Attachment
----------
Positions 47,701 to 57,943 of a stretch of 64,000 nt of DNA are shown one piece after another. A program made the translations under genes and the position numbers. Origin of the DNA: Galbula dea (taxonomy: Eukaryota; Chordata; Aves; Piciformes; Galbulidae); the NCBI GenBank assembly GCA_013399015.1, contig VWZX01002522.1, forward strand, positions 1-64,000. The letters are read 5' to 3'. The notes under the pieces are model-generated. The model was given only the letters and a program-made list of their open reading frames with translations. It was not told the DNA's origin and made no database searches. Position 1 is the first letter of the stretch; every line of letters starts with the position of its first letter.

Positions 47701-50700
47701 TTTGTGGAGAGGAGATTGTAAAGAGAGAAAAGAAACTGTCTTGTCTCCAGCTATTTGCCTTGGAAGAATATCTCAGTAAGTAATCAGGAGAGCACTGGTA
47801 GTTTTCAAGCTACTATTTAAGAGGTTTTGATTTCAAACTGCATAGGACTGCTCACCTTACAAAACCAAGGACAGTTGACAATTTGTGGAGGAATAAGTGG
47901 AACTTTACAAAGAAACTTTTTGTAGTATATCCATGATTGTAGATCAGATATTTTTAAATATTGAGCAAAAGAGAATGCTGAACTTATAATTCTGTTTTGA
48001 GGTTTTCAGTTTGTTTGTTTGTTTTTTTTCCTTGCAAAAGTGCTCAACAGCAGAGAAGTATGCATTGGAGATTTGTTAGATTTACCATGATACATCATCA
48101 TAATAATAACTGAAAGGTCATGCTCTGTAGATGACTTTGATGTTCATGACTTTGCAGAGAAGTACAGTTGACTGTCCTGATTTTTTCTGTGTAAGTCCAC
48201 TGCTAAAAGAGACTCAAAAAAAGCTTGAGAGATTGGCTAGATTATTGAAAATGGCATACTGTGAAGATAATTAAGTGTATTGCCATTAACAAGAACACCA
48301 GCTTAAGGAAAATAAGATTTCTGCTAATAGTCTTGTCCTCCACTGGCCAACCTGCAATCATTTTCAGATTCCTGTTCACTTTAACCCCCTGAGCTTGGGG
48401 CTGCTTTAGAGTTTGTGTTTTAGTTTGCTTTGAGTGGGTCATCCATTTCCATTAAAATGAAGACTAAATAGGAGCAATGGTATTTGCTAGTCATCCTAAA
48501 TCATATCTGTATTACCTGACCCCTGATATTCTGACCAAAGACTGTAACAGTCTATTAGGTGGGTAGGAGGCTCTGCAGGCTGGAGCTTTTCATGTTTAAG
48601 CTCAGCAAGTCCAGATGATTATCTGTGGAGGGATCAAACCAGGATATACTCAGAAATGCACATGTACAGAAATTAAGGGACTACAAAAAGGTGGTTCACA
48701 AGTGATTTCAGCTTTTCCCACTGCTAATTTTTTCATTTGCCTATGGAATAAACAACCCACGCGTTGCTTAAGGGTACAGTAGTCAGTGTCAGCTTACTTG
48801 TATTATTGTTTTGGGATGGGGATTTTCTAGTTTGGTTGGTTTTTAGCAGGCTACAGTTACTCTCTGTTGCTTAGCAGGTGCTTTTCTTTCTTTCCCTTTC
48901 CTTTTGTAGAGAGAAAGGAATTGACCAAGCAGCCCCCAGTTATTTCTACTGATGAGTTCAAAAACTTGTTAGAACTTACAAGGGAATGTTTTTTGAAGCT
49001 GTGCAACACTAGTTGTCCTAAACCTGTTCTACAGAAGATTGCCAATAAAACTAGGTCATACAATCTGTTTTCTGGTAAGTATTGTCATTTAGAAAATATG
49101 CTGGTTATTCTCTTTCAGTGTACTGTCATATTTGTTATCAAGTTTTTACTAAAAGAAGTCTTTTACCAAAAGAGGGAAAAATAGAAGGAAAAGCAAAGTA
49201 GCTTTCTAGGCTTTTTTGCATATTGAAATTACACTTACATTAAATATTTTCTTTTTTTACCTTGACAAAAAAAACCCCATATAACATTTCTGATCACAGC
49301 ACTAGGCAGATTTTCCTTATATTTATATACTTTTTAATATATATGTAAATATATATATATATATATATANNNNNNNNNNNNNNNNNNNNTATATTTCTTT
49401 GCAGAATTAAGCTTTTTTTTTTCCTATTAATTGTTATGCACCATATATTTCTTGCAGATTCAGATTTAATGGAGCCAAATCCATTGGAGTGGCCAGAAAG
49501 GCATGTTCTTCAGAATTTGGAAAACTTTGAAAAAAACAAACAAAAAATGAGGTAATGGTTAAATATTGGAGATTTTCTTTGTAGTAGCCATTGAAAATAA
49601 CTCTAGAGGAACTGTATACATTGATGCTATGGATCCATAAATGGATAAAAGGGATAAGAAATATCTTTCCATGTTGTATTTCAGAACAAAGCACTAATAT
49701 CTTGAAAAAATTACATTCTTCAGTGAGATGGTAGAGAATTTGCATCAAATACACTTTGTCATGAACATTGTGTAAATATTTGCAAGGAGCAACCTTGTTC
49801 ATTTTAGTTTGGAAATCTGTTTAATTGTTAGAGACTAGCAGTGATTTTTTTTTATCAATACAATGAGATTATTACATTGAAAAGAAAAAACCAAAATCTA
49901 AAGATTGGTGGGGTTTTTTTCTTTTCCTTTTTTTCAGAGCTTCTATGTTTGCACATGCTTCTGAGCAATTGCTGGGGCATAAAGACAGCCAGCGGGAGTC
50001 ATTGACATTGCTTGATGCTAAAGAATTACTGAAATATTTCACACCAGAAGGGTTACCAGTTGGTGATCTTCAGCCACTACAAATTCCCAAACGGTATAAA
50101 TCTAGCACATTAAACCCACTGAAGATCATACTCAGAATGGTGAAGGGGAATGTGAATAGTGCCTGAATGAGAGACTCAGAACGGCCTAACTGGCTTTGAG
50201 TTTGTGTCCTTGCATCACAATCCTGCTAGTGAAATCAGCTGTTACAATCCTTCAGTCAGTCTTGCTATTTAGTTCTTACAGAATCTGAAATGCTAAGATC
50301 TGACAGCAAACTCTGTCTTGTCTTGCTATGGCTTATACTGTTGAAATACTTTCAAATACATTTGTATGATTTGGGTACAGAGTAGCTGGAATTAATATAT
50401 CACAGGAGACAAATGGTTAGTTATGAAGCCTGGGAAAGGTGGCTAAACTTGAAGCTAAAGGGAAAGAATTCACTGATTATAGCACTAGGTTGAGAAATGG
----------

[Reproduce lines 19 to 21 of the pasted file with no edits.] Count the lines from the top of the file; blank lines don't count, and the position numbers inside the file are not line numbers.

49301 ACTAGGCAGATTTTCCTTATATTTATATACTTTTTAATATATATGTAAATATATATATATATATATATANNNNNNNNNNNNNNNNNNNNTATATTTCTTT
49401 GCAGAATTAAGCTTTTTTTTTTCCTATTAATTGTTATGCACCATATATTTCTTGCAGATTCAGATTTAATGGAGCCAAATCCATTGGAGTGGCCAGAAAG
49501 GCATGTTCTTCAGAATTTGGAAAACTTTGAAAAAAACAAACAAAAAATGAGGTAATGGTTAAATATTGGAGATTTTCTTTGTAGTAGCCATTGAAAATAA